The understanding that fundamental rights and freedoms are endowed to every human being by the Creator has endured. Just as Lincoln hearkened to the powerful assertions in the Declaration of Independence, so too did Martin Luther King Jr. a century later during the height of the Civil Rights movement in his “I Have a Dream” speech at the Lincoln Memorial. They recognized the self-evident truth of God’s sovereignty as the source of all fundamental rights and freedoms; that regardless of human failures and contradictions in America’s history, surely, that idea will eventually prevail.
Dr. Hyun Jin Preston Moon
Global Peace Convention 2021
In 1630, a group of very determined people decided to move to the “New World” of the North American continent in search of a place to self-consciously build a “city upon a hill.” These famous lines from a sermon in 1630 by John Winthrop have since shaped American self-understanding. The idea originally came from Jesus’ Sermon on a Mount, encouraging followers to see themselves as models for others. And even before its official founding in 1776, this ideal that has shaped America in different ways through the years.
The American experiment started in the Old World, with a group dubbed the “Puritans” struggled with the local British government for their right to believe and worship as they saw fit. When they could no longer do so, they fled to the more religiously tolerant Netherlands, only to feel that the overly permissive social climate was detrimental to their spiritual lives.
For example, some scholars suggest that the first Puritan colony’s rules for self-governance, the Mayflower Compact, “undoubtedly played a role in future colonists seeking permanent independence from British rule and shaping the nation that eventually became the United States of America.”
The text from the Mayflower Compact underscores how central God was in the establishment of those first colonies:
Having undertaken, for the Glory of God, and advancements of the Christian faith, and the honor of our King and Country, a voyage to plant the first colony in the Northern parts of Virginia; do by these presents, solemnly and mutually, in the presence of God, and one another; covenant and combine ourselves together into a civil body politic…
Later, the American Revolutionary War was fought against the British colonizers with the understanding that it was their God-given right to challenge the authorities at the time. The seminal U.S. Declaration of Independence laid out the case for their separation from the British Crown in the idea that “all men are created equal, that they are endowed by their Creator with certain unalienable Rights, that among these are Life, Liberty and the pursuit of Happiness.” The basis of these “Rights” was laid squarely in the idea of a transcendent Creator. Because these rights are endowed by the Creator there was no institution that could take them away.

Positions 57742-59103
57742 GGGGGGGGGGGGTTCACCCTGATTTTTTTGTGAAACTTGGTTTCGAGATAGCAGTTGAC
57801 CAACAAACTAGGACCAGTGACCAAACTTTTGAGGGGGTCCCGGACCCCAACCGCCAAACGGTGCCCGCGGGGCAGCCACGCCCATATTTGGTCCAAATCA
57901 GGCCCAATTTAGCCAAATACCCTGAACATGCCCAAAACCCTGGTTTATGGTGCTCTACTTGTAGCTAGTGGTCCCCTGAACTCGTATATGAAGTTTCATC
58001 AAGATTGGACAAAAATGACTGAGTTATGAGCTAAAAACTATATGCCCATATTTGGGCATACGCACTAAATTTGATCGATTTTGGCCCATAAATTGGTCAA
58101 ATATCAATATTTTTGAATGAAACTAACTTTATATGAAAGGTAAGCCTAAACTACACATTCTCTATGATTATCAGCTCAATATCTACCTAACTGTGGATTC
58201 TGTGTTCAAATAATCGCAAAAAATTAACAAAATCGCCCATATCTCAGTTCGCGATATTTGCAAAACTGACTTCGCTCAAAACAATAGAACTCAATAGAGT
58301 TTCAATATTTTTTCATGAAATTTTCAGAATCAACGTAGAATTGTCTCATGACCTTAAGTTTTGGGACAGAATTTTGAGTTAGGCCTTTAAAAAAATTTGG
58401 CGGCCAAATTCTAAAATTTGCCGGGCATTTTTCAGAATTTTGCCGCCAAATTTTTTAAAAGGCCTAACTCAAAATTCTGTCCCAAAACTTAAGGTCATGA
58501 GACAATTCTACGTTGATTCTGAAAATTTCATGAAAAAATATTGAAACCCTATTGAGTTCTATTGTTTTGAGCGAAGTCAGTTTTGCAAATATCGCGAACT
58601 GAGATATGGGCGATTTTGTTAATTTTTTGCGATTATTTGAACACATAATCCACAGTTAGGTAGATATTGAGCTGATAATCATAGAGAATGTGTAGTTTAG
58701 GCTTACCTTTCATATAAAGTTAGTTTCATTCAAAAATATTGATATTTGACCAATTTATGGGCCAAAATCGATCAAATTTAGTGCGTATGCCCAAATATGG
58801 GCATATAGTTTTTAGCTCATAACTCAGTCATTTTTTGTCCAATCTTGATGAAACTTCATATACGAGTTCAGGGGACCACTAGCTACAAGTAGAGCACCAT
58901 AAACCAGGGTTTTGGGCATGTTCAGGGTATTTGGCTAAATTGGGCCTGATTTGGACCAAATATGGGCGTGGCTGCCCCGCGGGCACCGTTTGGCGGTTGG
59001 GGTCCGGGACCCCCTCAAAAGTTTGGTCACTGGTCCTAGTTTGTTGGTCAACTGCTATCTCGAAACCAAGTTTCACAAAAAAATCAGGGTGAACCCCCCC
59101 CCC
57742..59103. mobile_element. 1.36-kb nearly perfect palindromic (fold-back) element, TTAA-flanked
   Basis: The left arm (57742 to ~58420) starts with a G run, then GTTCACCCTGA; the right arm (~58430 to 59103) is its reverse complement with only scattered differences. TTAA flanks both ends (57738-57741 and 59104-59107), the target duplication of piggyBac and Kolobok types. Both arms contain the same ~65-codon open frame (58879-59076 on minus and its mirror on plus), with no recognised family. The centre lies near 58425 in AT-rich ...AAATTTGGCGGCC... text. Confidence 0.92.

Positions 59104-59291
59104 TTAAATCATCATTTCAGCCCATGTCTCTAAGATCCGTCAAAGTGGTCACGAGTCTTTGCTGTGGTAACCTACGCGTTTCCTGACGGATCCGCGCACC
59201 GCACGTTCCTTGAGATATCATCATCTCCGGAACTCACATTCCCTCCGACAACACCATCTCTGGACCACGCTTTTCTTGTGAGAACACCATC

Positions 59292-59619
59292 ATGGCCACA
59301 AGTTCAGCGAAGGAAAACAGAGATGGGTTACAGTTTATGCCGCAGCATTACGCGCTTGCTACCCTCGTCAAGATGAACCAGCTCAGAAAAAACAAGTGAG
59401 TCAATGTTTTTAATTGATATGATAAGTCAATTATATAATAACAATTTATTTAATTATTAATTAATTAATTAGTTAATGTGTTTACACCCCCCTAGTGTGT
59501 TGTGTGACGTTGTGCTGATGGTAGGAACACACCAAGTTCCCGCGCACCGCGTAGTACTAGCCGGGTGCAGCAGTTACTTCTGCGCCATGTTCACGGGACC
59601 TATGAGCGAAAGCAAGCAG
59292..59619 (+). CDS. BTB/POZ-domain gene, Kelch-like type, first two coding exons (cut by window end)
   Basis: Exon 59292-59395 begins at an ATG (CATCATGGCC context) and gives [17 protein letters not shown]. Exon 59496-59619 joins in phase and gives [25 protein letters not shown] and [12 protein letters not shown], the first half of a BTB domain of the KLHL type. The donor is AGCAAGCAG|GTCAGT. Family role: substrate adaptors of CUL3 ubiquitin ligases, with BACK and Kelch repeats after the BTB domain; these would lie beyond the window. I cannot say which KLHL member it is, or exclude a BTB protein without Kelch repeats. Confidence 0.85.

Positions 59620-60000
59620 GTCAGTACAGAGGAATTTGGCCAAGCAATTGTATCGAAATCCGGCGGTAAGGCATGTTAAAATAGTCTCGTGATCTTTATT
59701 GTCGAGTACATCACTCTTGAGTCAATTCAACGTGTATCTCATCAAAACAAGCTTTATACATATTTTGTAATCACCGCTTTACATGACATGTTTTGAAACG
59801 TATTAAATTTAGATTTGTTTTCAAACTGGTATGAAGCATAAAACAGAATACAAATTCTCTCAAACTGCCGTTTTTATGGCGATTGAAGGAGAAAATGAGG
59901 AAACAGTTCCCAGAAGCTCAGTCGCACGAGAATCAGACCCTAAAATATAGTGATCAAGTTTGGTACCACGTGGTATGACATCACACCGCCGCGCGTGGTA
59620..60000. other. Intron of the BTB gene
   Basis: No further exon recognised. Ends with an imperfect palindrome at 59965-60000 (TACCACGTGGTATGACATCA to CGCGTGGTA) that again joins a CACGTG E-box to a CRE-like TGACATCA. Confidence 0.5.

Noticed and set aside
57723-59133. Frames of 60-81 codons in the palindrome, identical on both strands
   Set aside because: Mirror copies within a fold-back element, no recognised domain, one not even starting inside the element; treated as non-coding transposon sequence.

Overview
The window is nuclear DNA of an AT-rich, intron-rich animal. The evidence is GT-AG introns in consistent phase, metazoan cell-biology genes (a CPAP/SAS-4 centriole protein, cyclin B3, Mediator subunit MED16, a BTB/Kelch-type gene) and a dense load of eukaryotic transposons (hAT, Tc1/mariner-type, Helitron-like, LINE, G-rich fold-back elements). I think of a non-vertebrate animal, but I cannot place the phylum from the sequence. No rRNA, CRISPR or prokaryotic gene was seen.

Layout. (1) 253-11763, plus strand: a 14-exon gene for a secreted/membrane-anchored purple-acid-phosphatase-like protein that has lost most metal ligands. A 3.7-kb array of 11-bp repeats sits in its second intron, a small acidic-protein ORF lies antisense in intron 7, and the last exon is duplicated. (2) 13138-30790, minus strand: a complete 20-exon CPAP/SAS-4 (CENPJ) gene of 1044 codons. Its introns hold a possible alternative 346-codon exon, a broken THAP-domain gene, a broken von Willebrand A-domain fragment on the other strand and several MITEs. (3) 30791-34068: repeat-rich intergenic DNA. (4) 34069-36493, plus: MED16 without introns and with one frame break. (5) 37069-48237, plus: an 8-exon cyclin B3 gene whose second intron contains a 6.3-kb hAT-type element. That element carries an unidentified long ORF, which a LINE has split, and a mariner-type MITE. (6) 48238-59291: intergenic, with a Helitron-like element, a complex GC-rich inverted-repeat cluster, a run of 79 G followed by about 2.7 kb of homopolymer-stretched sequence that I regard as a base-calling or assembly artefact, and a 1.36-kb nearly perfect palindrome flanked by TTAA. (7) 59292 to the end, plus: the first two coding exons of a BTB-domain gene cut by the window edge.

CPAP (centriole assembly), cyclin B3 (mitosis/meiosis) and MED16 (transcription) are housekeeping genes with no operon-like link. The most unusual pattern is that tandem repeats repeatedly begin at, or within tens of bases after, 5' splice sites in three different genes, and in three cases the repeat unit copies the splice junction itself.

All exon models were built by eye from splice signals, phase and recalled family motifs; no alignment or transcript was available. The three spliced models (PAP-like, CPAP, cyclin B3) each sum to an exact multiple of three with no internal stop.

All men, as created beings, all were afforded “separate and equal station.” In short, no man had the right to rule over another except by the freely given consent of the governed.
This understanding that fundamental rights and freedoms are endowed to every human being by the Creator continued to guide and shape American political life throughout history. For example, on his way to the capital as the newly elected U.S. President, Abraham Lincoln stated that “I have never had a feeling politically that did not spring from the sentiments embodied in the Declaration of Independence.” Even while he wished to avoid war and bloodshed, Lincoln felt it was his duty to protect the ideals of the Declaration, not only for the current generation of Americans but for “the world, for all future time.” He expressed his understanding that America existed not just for its own sake but as a model for the world and all future generations.
Roughly a century later, Martin Luther King Jr. saw himself furthering “God’s will” to ensure that America lived up to its promises. In his “I Have a Dream” speech at the Lincoln Memorial, he proclaimed, “I have a dream that one day this nation will rise and live out the true meaning of its creed: We hold these truths to be self-evident, that all men are created equal.”
Both Lincoln and King recognized the self-evident truth of God’s sovereignty as the source of all fundamental rights and freedoms; that regardless of human failures and contradictions in America’s history, surely, that idea will eventually prevail. Both men worked to further this dream, giving up their lives in that process.
All this has led to what people have dubbed “American exceptionalism,” and whatever the case, America, unlike most nations in the world, was founded on the ideal of building a model of what a nation could and should be.
Today, we can honor the sacrifices of the people who came before us by advancing and even expanding that same dream for America into in one which the whole world could – together – live in peace and harmony as One Family Under God.